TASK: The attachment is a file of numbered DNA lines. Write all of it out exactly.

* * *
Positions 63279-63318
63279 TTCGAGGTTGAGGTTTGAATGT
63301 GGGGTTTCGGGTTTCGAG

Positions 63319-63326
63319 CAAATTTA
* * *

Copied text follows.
Positions 63279-63318
63279 TTCGAGGTTGAGGTTTGAATGT
63301 GGGGTTTCGGGTTTCGAG

Positions 63319-63326
63319 CAAATTTA